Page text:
Stephen Cancila: Former dealership manager has a new business plan
Take it from this occasional customer: There is nothing less fun than buying a used car.
You may be the kind of no-nonsense shopper who knows what you want and has your checkbook in hand. They're still going to insist on dicking around. And making you dicker. And, ultimately, trying to dick you over.
But one former dealership manager has a way out for car buyers: a personalized concierge service. And, he says, it won't even cost you more than buying from a dealership.
Stephen Cancila's family has long been in the car sales industry. They're the guys behind Marty Cancila Dodge Chrysler Jeep -- they used to also have KIA and Mitsubishi dealerships.
"I got a degree at Missouri State University and then got back into the family business," he explains. "I worked there for twenty years after college, running two separate dealerships for my family." But when the family decided to downsize to just one dealership, Cancila and his brother realized they were both happier being the boss, he says. ("You can't have two chiefs in the tent," he philosophizes.) He decided to move along.
And within months, Cancila found himself musing about a new way to sell cars. He'd long assisted friends and family by helping them decide what kind of car they wanted to get, vetting the options and then purchasing the best one at a used-car auction. Why not provide that service to paying clients who were sick of the car dealership runaround -- and, thanks to the Internet, knew exactly what they wanted?
It's the flip side of the classic dealer-based model, he says, where dealers stock as many cars as they can, and then try to push them on customers, whether or not they're what the buyer is looking for. "There's a lot you don't see going on invisibly at dealerships," he tells Daily RFT
. "They'll have meetings: 'We've got these cars, and this one is getting old, so you've got to move it.' You're looking at $15 million worth of pressure from the minute you walk in the door."
His business model turns that around by helping customers track down, and close on, the car they really want. It also has significantly less overhead, because he's only buying cars at auction once he knows he's got a buyer lined up. He declines to tell Daily RFT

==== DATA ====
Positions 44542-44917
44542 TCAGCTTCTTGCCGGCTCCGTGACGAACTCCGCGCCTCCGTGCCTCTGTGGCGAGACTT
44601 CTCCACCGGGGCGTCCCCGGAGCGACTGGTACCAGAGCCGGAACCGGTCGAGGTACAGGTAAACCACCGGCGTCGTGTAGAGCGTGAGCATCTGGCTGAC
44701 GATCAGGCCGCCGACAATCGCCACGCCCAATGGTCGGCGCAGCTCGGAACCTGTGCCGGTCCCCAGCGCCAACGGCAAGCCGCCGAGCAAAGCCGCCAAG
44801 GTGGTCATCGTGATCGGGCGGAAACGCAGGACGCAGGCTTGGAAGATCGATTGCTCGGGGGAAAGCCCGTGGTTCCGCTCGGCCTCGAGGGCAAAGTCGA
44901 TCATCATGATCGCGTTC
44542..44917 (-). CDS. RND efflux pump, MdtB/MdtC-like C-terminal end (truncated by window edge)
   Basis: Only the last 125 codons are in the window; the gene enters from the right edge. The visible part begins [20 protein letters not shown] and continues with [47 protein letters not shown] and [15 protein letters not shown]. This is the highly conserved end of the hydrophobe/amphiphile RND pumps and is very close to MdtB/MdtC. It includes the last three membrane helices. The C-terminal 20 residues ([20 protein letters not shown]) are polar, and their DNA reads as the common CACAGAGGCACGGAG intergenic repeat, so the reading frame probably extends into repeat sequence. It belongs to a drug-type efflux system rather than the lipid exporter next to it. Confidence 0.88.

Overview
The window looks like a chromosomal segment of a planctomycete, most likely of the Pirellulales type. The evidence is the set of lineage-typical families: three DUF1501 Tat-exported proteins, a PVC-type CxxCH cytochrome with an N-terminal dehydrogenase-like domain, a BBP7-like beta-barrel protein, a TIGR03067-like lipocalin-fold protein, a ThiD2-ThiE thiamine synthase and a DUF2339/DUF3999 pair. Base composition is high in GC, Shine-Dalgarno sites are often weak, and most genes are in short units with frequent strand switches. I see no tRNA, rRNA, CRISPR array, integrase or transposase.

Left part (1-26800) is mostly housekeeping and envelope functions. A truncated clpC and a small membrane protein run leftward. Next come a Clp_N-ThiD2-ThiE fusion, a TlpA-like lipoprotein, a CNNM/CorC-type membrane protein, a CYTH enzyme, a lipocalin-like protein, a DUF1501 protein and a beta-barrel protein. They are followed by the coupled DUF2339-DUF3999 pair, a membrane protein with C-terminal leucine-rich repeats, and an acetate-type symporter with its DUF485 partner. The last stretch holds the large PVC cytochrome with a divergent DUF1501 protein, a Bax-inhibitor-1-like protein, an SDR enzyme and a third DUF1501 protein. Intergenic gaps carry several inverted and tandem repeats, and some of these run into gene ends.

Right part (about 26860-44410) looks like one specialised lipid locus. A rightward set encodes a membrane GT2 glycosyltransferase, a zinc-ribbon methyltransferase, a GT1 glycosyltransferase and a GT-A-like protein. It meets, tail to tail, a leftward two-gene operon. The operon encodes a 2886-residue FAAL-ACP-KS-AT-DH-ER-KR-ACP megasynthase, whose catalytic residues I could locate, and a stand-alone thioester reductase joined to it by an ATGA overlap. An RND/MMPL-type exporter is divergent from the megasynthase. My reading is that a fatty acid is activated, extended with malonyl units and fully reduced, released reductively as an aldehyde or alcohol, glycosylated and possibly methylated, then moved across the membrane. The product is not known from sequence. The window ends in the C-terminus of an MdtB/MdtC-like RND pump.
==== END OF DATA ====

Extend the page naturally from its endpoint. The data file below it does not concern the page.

specifically what his cut is, but Cancila promises that his prices will be equivalent, even with all the one-on-one service. And there's no payment at all until the customer buys the car -- in which case, his fee is part of the sticker price.
Any frustrated car shopper can surely see the appeal. Cancila is pleased to report that without doing a lick of marketing, he's already sold 40 cars since hanging out his shingle in October -- including one to the officer at Pulaski Bank who signed off on an investment in his new company.
So that only left us with one question: How does Cancila's family feel about him giving customers a real alternative to the dealership experience? He only pauses for a second before answering: "My dad, actually, said, 'I hope everything is going great for you.'"
He adds, "Right now I'm just a small fish in a big pond. Yeah, people say, 'You need to franchise this.' No. I've done the 70-hour-a-week thing, the not-seeing-my-family thing. This is a good change of life experience for me."
Casila's business, Concierge Automotive Services. is launching its website later this week. (It'll be at www.cascarsonline.com.) If you need a car now and can't wait, he says he'll happily take an e-mail at firstname.lastname@example.org.